This is an analysis of the book Brave New World that focuses on the author’s use of diction. The authors word play was interpreted and analyzed for further meaning behind it.
An author’s style of writing can be determined from their diction, language, and sentence structure.
An essay I wrote on the usage of diction, imagery, and syntax in the soliloquy from Shakespeare’s Henry IV, Part II.
From the book "The Glory Field"
This is an analysis of the tone and diction used in Lord Chesterfields letter to his son.
Diction, word choice, and descriptions in Cormac McCarthy’s All the Pretty Horses.
An essay written about the Crying of Lot 49 on the significance of meaning, lack of meaning, and how it affects the book as a whole.
If your high school experience was anything like mine—although I never found the Canadian public education system to be particularly thorough or comprehension—you learned the basics of grammar, spelling, and the facets that make up a novel (i.e. plot, character, setting, symbol, theme, conflict, etc.) but beyond that, and least for me anyway, there’s very little taught. You might be surprised to learn that what you read everyday, from newspapers to advertising, employ common techniques that we take usually take for granted, but have actually existed for centuries.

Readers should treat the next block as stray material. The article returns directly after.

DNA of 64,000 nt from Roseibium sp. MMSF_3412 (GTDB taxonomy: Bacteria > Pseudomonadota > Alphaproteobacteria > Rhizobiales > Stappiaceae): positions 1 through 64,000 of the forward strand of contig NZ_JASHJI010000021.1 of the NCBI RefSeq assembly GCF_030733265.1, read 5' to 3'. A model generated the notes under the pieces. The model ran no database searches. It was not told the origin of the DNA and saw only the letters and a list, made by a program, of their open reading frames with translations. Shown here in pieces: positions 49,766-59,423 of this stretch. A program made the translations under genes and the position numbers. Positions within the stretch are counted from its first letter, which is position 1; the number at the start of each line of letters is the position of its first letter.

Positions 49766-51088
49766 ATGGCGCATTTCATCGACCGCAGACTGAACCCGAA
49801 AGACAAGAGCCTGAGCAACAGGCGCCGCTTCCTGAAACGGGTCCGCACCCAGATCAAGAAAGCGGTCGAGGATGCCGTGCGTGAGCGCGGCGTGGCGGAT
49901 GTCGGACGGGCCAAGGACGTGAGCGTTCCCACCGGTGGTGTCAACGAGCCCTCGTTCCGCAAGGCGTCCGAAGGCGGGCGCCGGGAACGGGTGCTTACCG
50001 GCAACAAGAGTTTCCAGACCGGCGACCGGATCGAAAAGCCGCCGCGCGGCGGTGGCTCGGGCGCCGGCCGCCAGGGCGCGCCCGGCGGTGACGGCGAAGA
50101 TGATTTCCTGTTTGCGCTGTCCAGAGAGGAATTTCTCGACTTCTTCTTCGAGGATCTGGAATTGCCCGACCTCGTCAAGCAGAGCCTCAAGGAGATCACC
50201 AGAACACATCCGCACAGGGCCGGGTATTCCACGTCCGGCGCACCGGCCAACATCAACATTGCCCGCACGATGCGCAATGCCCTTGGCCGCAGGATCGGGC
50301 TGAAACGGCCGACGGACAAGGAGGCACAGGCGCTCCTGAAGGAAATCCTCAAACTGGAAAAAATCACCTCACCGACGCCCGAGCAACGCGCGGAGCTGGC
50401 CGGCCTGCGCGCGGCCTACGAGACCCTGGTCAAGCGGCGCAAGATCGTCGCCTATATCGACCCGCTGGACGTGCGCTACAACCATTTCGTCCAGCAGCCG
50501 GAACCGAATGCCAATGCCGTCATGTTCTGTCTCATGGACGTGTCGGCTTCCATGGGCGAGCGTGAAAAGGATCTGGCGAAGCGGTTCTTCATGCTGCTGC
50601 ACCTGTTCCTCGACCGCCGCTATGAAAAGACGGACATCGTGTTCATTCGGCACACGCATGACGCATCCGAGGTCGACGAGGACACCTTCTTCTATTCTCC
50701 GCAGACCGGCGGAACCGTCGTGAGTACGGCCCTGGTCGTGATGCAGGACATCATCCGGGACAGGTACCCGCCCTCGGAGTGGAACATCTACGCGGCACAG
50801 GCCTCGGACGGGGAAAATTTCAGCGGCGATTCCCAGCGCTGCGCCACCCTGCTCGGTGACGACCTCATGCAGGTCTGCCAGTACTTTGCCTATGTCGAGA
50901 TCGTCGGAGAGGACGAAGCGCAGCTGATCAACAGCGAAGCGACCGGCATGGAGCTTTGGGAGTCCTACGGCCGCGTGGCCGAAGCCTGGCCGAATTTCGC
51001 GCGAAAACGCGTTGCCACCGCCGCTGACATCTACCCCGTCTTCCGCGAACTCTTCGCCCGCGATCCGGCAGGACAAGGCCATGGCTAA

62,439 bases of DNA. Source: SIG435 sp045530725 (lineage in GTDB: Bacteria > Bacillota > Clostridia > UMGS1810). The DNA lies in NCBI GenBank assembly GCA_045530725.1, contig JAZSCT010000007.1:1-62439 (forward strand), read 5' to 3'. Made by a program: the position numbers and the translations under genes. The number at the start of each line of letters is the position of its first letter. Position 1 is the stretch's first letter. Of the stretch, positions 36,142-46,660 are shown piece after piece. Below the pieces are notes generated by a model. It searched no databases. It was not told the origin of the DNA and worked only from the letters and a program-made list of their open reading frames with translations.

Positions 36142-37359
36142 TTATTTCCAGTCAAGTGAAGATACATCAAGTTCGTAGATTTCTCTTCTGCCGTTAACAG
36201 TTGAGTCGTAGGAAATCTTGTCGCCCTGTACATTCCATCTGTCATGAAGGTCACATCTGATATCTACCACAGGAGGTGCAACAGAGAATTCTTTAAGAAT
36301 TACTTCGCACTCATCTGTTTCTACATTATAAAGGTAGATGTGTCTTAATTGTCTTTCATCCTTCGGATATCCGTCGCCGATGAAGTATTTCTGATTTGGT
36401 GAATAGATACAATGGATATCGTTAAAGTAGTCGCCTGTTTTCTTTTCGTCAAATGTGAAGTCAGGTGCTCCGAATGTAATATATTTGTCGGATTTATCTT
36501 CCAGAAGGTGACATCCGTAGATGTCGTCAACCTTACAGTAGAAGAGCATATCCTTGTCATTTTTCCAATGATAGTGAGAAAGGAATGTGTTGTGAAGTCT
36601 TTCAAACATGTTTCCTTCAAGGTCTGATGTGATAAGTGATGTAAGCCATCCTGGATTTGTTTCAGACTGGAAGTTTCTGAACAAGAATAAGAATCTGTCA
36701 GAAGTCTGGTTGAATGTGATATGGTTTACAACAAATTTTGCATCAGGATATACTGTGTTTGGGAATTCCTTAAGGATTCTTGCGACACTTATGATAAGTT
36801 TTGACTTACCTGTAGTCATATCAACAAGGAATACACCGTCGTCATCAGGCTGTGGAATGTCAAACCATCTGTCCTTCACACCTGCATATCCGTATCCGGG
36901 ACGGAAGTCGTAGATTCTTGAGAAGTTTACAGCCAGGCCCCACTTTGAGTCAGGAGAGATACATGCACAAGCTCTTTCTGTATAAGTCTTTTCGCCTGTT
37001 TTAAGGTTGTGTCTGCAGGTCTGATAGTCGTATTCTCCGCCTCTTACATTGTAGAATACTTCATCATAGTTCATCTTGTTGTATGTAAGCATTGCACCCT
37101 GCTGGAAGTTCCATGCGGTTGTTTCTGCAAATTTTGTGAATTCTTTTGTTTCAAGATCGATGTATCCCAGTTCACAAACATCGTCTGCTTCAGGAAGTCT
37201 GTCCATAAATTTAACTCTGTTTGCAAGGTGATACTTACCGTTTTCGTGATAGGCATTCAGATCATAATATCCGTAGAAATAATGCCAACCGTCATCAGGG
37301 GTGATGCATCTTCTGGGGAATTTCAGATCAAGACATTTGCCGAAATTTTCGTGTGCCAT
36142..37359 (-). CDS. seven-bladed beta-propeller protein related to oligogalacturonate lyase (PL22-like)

My in depth analysis on the poem When I Heard the Learn’d Astronomer.